Chimpanzee Genome Project

Main article: Chimpanzee Genome Project

The ape clade. Chimpanzees are the closest living relatives to humans. The numbers in this diagram provide an estimate of relatedness based on similarities in proteins between the various apes.

Human and Common Chimpanzee DNA is very similar. After the completion of the Human genome project, a Common Chimpanzee Genome Project was initiated. In December of 2003, a preliminary analysis of 7600 genes shared between the two genomes confirmed that certain genes, such as the forkhead-box P2 transcription factor which is involved in speech development, have undergone rapid evolution in the human lineage. A draft version of the chimpanzee genome was published on September 1, 2005, in an article produced by the Chimpanzee Sequencing and Analysis Consortium[5]. The DNA sequence differences between humans and chimpanzees is about thirty-five million single-nucleotide changes, five million insertion/deletion events, and various chromosomal rearrangements. Typical human and chimp protein homologs differ in only an average of two amino acids. About 30% of all human proteins are identical in sequence to the corresponding chimp protein. Duplications of small parts of chromosomes have been the major source of differences between human and chimp genetic material; about 2.7% of the corresponding modern genomes represent differences, produced by gene duplications or deletions, during the approximately four to six million years since humans and chimps diverged from their common evolutionary ancestor. Results from human and chimp genome analyses, currently being conducted by geneticists including David Reich, should help in understanding the genetic basis of some human diseases.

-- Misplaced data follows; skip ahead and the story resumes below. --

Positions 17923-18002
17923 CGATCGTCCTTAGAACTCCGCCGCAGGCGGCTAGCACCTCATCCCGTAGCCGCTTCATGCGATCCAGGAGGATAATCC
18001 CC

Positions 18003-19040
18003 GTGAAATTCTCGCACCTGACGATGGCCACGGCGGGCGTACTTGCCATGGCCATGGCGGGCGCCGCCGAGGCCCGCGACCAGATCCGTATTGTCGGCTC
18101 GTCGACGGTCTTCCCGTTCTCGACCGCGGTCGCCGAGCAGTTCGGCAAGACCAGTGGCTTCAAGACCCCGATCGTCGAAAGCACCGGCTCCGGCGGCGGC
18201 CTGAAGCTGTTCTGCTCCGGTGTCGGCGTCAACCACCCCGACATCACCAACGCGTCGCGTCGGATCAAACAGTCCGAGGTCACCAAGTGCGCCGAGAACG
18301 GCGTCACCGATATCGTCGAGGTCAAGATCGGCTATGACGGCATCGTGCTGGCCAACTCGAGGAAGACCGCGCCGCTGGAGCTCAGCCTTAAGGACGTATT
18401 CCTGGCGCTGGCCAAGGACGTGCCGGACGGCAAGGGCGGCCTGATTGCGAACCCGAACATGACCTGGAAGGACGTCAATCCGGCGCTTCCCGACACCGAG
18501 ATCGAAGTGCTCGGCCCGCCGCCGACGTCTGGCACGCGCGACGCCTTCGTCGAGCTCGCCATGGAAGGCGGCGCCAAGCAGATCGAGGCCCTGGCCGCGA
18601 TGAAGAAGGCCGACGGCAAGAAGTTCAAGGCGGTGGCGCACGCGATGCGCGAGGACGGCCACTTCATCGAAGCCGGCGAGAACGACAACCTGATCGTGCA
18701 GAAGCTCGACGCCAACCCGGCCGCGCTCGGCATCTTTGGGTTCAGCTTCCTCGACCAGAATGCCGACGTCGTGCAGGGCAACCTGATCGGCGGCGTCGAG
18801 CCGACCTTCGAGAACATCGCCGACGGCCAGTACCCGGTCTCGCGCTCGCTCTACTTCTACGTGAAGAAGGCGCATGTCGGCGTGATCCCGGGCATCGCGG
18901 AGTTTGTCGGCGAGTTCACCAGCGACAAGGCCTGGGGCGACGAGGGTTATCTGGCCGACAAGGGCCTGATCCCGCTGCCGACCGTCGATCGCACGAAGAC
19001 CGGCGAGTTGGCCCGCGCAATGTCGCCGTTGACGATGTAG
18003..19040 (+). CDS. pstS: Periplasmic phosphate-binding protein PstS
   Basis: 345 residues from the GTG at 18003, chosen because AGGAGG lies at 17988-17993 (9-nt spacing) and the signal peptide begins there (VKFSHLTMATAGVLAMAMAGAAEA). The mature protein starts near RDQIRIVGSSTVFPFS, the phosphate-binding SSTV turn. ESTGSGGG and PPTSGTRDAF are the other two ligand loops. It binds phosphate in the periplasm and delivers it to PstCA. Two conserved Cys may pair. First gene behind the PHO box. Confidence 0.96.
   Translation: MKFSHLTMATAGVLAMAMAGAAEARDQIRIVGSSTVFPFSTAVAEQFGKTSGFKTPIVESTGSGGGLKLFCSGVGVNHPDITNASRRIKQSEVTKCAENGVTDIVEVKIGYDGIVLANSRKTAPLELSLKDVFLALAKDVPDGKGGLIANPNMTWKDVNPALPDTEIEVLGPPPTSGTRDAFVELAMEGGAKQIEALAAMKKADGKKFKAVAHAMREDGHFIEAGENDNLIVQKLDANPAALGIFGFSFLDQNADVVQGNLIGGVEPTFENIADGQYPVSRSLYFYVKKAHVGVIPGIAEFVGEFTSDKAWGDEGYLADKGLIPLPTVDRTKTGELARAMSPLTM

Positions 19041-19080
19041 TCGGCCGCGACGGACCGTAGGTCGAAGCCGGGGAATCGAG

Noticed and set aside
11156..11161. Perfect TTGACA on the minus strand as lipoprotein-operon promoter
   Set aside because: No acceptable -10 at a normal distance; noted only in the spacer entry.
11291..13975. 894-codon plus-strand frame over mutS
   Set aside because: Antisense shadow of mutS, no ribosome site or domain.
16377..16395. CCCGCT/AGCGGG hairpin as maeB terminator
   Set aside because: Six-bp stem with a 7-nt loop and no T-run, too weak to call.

Link with Human Immunodeficiency Virus type 1

Two species of Human Immunodeficiency Virus (HIV) infect humans: HIV-1 and HIV-2. HIV-1 is the more virulent and easily transmitted, and is the source of the majority of HIV infections throughout the world; HIV-2 is largely confined to west Africa.[6] Both species originated in west and central Africa, jumping from primates to humans. HIV-1 has evolved from a Simian Immunodeficiency Virus (SIVcpz) found in the Common Chimpanzee subspecies, Pan troglodytes troglodytes, native to southern Cameroon.[7][8] Kinshasa, in the Democratic Republic of Congo, has the greatest genetic diversity of HIV-1 so far discovered, suggesting that the virus has been there longer than anywhere else. HIV-2 crossed species from a different strain of SIV, found in the Sooty Mangabey, monkeys in Guinea-Bissau.[6]

Divergence from the Bonobo